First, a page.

Chicago-based Sidley & Austin and New York’s Brown & Wood are planning a merger that will make them the third largest firm in the US.

The combination of the firms’ London operations will also create a formidable capital markets practice.

With nearly 100 lawyers in the City, Sidley Austin Brown & Wood, as it will be known, will be one of the biggest London offices of a US firm as well as one of the most specialist. Focused on finance, it will be one of the top practices for securitisation and repackaging work, should the two firms vote in favour of the move in April.

The link-up talks, which have only been going on since January, have already gained management approval, and now practice groups and international offices will talk to each other in the final stage of the process.

Management, partner compensation and accounting issues have already been ironed out. Brown & Wood will adopt Sidleys’ management style. Sidleys has an executive committee and a management committee, with the executive capable of making all decisions on behalf of the firm. Brown & Wood has only a management committee, with all decisions going to a firm-wide vote.

There will be a combination of the two different modified lockstep systems and an adoption of Sidleys’ accrual accounting methods, whereby revenue figures include work in progress rather than just work paid for. Brown & Wood had managed all its accounting on a cash basis, only recognising income once it was received.

That issue was one of the main stumbling blocks two years ago when Brown & Wood talked to White & Case about a merger. Those talks ended in 1999 when the firms failed to agree on accounting methods.

For 1999, Brown & Wood and Sidleys had diverse profits per partner, according to US legal journal The American Lawyer. Brown & Wood partners took home an average of $800,000 (£554,000), while at Sidleys the figure was $575,000 (£399,000).

Brown & Wood managing partner Tom Smith says: “1999 was an unbelievable year for us and we had a solid 2000, but the compensation wasn’t all that different between us for 2000.”

He adds that the two firms expect to vote on the merger in mid-April so that the deal can become effective on 1 May this year. He says that in 2000 the combined revenue of the two firms hit around $650m (£450m).

In terms of manpower, only Skadden Arps Slate Meagher & Flom and Jones Day Reavis & Pogue will be larger. “This is such a natural fit,” says Smith. “We do what they wanted, which is New York capital markets, and they’re what we wanted, a more diverse platform with corporate capability.”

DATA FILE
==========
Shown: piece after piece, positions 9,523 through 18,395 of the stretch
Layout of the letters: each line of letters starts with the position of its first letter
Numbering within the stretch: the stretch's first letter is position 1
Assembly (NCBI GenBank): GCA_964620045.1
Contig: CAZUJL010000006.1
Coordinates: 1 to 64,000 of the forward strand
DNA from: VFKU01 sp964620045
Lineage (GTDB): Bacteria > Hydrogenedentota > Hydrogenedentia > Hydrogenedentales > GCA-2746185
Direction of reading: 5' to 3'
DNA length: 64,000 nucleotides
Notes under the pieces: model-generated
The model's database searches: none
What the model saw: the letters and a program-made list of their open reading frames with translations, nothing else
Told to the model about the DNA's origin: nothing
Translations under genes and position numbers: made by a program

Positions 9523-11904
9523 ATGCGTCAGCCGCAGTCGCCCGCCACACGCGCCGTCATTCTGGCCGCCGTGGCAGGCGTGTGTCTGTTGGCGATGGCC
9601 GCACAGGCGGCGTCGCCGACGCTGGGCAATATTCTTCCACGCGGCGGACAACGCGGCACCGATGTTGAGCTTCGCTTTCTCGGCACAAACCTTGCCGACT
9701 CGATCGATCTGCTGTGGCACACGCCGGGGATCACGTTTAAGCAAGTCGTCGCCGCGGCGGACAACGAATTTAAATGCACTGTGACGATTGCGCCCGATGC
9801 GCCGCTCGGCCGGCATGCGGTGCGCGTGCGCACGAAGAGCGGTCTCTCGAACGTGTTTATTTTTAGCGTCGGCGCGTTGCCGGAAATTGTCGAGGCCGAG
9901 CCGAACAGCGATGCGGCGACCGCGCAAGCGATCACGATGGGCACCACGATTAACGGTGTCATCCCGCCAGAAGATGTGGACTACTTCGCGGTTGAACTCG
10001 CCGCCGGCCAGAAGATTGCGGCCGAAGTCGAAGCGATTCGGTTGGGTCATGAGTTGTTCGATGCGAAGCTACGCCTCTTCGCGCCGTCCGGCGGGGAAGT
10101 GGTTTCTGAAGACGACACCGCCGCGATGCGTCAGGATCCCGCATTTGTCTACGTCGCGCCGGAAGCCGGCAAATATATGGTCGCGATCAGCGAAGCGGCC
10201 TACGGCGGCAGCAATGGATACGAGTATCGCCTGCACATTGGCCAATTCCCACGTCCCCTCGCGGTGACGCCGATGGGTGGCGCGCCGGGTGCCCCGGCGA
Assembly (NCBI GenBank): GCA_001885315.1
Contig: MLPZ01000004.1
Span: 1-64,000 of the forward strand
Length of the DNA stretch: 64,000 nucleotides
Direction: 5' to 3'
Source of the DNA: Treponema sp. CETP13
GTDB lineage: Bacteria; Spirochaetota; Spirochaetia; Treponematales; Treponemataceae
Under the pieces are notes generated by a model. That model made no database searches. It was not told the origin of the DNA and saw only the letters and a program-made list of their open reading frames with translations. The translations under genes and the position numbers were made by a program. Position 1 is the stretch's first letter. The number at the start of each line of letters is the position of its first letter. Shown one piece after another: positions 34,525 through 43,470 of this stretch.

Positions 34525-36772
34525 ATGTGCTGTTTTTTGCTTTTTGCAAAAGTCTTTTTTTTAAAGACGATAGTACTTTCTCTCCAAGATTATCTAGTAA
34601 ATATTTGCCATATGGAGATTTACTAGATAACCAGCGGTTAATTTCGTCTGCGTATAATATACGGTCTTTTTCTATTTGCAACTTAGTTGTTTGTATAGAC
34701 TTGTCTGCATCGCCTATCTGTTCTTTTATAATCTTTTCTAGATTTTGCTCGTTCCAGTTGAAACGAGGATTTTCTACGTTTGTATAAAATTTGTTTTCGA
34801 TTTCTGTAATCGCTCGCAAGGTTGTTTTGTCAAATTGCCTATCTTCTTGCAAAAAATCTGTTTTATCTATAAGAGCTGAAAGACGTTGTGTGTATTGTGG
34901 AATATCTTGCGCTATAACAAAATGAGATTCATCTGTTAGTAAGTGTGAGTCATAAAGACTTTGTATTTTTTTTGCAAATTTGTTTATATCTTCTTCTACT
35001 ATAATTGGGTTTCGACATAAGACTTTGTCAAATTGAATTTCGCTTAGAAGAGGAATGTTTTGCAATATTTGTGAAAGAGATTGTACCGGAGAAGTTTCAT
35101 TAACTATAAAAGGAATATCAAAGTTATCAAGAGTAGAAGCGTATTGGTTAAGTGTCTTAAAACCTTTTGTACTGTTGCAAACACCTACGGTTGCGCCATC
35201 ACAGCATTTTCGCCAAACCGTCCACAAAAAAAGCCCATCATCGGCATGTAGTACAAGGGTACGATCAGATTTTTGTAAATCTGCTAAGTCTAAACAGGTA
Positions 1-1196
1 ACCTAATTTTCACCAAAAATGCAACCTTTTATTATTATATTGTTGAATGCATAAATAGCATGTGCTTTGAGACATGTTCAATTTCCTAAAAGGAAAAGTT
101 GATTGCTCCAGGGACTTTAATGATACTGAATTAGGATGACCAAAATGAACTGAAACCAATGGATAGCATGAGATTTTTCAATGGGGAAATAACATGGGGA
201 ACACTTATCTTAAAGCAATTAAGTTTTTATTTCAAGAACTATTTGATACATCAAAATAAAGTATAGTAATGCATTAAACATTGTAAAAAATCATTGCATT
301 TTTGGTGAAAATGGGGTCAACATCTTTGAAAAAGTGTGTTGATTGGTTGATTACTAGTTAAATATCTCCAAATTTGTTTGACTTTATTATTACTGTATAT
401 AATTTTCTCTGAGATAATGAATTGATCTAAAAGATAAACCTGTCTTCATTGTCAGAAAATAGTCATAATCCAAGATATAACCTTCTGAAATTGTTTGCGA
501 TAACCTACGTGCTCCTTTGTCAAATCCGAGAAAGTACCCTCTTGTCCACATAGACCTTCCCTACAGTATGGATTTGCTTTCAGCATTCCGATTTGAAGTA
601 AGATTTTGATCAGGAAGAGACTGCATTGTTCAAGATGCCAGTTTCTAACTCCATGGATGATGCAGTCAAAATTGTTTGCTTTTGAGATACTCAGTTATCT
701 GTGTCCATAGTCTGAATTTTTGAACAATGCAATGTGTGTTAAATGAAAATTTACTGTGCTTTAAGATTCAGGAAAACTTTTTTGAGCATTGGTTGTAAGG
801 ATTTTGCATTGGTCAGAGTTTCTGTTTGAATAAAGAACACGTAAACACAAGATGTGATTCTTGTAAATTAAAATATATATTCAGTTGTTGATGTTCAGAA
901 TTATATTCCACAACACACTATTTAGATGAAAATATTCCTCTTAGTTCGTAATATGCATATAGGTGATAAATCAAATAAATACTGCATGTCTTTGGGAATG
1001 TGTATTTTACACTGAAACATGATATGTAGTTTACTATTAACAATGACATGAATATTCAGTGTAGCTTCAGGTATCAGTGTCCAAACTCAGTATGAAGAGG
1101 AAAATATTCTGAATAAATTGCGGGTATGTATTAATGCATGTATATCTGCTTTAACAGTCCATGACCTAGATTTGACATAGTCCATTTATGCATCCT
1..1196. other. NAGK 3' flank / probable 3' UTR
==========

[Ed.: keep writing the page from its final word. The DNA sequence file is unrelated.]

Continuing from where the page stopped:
The two firms share a raft of investment banking clients. Brown & Wood’s biggest is Merrill Lynch, which Sidleys also advises on a regular basis, including through its London office.

Clifford Chance securitisation partner Kevin Ingram says that the combination would produce a significant player in the field. “I’d think they’d be a serious competitor in the UK market as a combined securitisation force,” he says.

Jacky Kelly, securitisation partner in the London office of New York’s Weil Gotshal & Manges, says: “This move will probably make them one of the biggest teams in London, but the jury’s still out on whether they can compete with the likes of Clifford Chance, Allen & Overy and Freshfields [Bruckhaus Deringer].”

One partner at a rival magic circle firm says the link-up would make the merged practice a more attractive proposition for existing investment banking clients in the US, which might now instruct them in London.

Sidleys’ corporate and litigation practice boasts clients that include General Electric Company and AT&T Corporation.

Sidleys London managing partner Drew Scott says: “We’re already one of the bigger of the US firms in London, but obviously this pushes us up the league tables.

“The way we look at it in London is that it’s a great opportunity to put our structured finance practice together with their capital markets practice in London. It also gives us a much bigger New York office with whom we can work.”

Brown & Wood also has international offices in Beijing, China and Hong Kong, while Sidleys’ practice extends into Hong Kong, Shanghai, Singapore and Tokyo.